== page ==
The concerns over Bill C-11 are not limited to detrimental effects on the livelihood of Canadian content creators, but extend to the right of free speech, which is a core identity of Canadians. If the last few years have taught us anything, it is that open social media platforms are vital and crucial for us as we maintain our social connections. Podcasts and the simple joys of sharing videos of puppies and kittens and such with friends could be heavily regulated and restricted if this legislation goes through. These are examples of social media content that have seen great success without government regulation, but that would be controlled by the CRTC, a bureaucracy which would needlessly clamp down on social media platforms.
The government is failing Canadians in the sense that it is introducing legislation that would reduce choices in content that have given Canadians relief over the course of the past number of years. What also gives constituents and I concern is the threat to the ability of Canadians to freely express themselves without government interference.
Poet Maya Angelou once said to watch people's feet, not their lips. The Liberal talking point is that they want free speech and do not want to curtail it. This happens to be the very process to discuss Bill C-11, and it is a sham. We are seeing the Liberals stopping and silencing debate, not just in committee, but also in this chamber. This is ironic, because the Minister of Canadian Heritage was recently reported in the Globe and Mail saying that the Senate is not going to look at this before the summer, and recently the chair of the CRTC, Ian Scott, estimated that it could take two years to implement Bill C-11. What is the rush? Why is there curtailing of debate on this bill in this House? Canadians need to stop watching the Liberals' lips and start watching their feet.
The impact that this legislation would have on freedom of speech is a serious concern for many in Flamborough—Glanbrook, who have sent hundreds of emails and made dozens of calls to my office, and I have to say the overwhelming majority are opposed to Bill C-11. As an example, Christina and Albert from Mount Hope emailed my office to express their concerns about the vagueness of the legislation and how it would allow for almost unhindered regulation of the Internet by the CRTC and, in turn, would influence what social media posts Canadians can see. Christina and Albert were also concerned with the possibility that those views that differ from the government’s might be more readily clamped down on in social media, because the CRTC would have regulatory control over the Internet. There are similar concerns from Harry in Lynden, in my constituency, as well as Arie in Mount Hope. Their overall concern is the limiting of the content they might watch or the content they might create and post.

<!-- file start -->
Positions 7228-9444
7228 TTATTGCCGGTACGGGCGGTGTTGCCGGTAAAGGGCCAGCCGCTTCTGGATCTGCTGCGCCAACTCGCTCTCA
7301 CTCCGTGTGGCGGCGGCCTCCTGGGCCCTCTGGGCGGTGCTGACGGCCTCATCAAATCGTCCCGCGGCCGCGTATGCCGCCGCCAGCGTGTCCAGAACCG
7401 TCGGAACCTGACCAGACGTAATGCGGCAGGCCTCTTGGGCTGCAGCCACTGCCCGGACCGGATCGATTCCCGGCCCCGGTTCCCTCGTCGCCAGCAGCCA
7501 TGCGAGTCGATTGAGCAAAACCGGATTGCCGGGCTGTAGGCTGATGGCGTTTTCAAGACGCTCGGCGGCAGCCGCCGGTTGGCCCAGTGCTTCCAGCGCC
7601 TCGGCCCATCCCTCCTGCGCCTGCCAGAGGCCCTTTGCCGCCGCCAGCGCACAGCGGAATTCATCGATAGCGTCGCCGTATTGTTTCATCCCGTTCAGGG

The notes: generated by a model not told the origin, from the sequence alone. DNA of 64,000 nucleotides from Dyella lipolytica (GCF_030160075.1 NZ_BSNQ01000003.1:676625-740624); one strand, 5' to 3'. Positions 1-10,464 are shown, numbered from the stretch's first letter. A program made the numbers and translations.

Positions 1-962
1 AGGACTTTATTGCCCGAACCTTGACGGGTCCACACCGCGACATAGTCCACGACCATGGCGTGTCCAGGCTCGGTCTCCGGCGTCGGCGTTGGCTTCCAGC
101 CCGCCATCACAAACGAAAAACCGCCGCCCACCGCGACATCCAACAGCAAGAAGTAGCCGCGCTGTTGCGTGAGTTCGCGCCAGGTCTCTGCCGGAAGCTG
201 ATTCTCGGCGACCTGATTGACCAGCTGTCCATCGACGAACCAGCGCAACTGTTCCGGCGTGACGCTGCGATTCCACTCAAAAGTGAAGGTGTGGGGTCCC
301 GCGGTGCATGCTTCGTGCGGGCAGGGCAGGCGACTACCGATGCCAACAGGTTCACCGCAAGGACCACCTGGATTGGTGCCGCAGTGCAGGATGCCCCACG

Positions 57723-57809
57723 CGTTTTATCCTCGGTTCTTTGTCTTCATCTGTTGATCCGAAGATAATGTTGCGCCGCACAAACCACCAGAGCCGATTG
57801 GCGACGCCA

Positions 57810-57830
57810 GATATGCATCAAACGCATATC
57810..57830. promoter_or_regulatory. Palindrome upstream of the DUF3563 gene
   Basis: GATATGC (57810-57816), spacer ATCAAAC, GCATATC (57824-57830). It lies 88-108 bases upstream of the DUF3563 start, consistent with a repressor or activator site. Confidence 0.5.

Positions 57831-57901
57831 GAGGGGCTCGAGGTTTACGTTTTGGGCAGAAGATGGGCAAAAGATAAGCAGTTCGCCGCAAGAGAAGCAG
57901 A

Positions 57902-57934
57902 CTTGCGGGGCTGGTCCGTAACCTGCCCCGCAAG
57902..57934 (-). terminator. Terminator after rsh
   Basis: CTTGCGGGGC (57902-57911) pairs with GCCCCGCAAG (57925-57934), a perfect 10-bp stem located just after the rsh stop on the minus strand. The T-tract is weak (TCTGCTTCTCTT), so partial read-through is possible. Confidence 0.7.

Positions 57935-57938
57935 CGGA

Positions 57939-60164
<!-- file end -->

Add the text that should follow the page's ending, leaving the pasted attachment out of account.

I share the concerns of my constituents. We are proud as Canadians that Canada is seen internationally as a beacon of democracy, but this legislation and the limitations it would have on free speech are a betrayal of those freedoms that we certainly cherish and promote worldwide.
I know my time is winding down, so let me conclude.
For these reasons, Canadians are rightly concerned about this bill, its contents and the process by which it is being pushed through this chamber. This is why I stand with the people who have contacted my office and taken the time to call or write, with the people of Flamborough—Glanbrook and with my Conservative colleagues and urge everyone to vote against Bill C-11.